I have lived most of my adult life in the country, watching the deer in the fields, listening to the coyotes run through at night, feeding horses, cows, sheep, chickens or whatever stray came along. Those were the good years, raising my children in the country. Spending quality time outside or in the barn, no need for a gym just pick up a shovel and clean a horse stall or lift a 50 pound bag of grain. I could carry a bale of hay or two, one in each hand for balance. Then I moved to the city and opened my city bed and breakfast.www.thebellhouseinn.com.

Living in the country also meant planning your shopping, it was always a 20 minute drive to anywhere. Be careful not to run out of milk or any of the basics, it could mean an hour or more of driving. We also seemed to heat these country houses with wood. We had a furnace, of course, but oil was expensive and wood was cheap to cut and chop. In this last country house we, or, I should say Bill, installed a wood-burning furnace. The first thing you did in the morning, even before coffee, I don’t like to do anything before my first cup, was to run out into the cold garage, grab a handful of wood and throw it into the fire. As I opened the door to the furnace I would hope and pray it was still going. But more times than not it was out. Then you needed to go back out into the cold garage, grab paper and kindling, throw them into the firebox, light a match and wait, and wait for a roaring fire to start so you could place some logs on. It could take an hour or so to get the house really warmed up. While waiting for the furnace you could get the wood stove going which didn’t take as much time and was easier. However, you still needed to run out to the cold garage for wood! I can remember mornings when I was able to see my breath in the house. I did love to put a cast iron apple cooker on top of the wood stove, an apple, brown sugar and butter, mmmmm, so good.

Bill (husband) and I have been married for 44 years during those years we either built new or renovated old houses every few years. Yes, it was alot of moving but life should be an adventure, right?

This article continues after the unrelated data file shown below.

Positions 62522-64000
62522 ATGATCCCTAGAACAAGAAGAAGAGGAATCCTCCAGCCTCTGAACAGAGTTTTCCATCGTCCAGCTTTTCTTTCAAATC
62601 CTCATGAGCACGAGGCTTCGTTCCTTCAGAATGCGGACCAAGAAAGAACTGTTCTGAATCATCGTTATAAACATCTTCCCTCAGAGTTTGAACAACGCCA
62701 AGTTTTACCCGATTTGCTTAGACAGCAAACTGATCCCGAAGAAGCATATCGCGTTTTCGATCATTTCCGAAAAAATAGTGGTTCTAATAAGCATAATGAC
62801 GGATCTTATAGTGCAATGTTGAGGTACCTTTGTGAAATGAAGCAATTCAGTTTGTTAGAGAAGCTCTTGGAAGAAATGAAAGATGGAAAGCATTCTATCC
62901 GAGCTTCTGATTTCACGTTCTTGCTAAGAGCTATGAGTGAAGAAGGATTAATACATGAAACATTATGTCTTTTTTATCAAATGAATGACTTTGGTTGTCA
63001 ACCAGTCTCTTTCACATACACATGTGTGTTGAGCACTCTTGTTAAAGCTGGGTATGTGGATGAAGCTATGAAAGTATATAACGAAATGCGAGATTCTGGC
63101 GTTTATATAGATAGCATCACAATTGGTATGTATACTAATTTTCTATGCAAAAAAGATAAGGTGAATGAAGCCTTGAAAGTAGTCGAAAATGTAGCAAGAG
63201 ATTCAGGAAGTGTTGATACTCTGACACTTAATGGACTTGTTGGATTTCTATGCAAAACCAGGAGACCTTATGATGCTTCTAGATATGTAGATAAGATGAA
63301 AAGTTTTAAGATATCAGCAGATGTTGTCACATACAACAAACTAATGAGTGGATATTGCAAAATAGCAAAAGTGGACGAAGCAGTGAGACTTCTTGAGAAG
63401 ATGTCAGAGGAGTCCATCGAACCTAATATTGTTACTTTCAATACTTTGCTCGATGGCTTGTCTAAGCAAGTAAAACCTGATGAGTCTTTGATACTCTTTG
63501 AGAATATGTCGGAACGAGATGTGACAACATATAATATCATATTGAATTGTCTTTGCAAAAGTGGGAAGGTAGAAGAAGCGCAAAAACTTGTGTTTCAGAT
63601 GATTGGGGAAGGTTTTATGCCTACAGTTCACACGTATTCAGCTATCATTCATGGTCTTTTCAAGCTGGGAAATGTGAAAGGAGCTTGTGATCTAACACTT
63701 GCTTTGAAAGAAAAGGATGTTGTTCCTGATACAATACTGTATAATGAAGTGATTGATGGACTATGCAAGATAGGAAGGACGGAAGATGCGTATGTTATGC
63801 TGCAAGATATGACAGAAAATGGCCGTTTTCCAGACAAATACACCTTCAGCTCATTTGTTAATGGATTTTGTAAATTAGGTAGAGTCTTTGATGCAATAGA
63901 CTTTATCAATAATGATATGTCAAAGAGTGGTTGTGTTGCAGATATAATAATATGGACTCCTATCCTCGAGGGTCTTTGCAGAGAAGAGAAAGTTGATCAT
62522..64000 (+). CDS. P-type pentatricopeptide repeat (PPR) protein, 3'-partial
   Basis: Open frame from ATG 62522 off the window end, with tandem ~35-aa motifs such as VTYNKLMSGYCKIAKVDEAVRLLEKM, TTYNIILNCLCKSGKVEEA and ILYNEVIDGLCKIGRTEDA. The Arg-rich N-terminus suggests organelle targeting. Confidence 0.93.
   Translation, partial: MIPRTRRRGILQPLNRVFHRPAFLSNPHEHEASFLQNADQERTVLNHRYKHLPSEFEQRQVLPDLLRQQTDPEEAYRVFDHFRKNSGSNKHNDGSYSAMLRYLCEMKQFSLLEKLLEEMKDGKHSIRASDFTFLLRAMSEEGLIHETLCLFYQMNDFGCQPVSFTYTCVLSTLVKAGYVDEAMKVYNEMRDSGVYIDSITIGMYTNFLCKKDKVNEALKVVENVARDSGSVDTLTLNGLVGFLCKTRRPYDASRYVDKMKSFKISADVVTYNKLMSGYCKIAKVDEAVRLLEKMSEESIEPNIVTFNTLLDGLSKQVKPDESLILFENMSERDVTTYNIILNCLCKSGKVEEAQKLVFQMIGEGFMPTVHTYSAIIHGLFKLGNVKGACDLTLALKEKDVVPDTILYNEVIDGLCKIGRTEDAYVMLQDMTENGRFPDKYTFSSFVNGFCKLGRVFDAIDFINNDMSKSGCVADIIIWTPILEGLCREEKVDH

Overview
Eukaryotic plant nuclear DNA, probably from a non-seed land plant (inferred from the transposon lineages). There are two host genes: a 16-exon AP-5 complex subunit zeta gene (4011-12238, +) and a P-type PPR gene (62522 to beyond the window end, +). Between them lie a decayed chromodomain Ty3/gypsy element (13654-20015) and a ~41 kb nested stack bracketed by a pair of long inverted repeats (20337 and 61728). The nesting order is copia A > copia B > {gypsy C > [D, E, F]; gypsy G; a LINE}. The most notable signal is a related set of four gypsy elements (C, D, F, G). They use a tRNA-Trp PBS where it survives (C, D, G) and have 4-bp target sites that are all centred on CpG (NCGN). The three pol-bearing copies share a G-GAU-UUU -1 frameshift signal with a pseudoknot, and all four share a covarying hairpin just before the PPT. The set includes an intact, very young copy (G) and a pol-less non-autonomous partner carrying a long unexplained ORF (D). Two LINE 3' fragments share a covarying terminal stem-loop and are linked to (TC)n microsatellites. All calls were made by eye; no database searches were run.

We purchased our last country house with the intention of  renovating and make into a bed and breakfast inn. With alot of love, sweat and tears we did just that.

It was a wonderful old stone house (c. 1773) on five acres with an inground pool. Our guests would sit on the front porch and watch the deer in the field. We spent 12 years operating as a B & B hosting wonderful guests from around the world. www.altamontinn.com

Our daughter, Katie and her husband Joe were married there. Katie and Joe bought a house in Glens Falls, had two beautiful daughters and Papa and Nana were on the move again to upstate New York to the beautiful city of Glens Falls.

We found a Victorian on a large corner lot in the City with lots of potential for a bed and breakfast. When we moved in it was quite a shock to my system. As I mentioned we have a corner lot, in the city that means two busy streets with a traffic light, the traffic noise can be loud and insistent at times. Why is everyone in such a hurry? And, the wildest animal I have encountered is a squirrel. But, the benefits of city living definitely outweigh the drawbacks. We are a short 8 minute walk downtown to the library, restaurants, drinks, events, and people! Seclusion in the country during the winter can be lonely. In future I will continue to entice you to visit the city I have fallen in love with and give you ideas of what to do when you get here.

Oh Boy! What did we get ourselves into? Stay turned!















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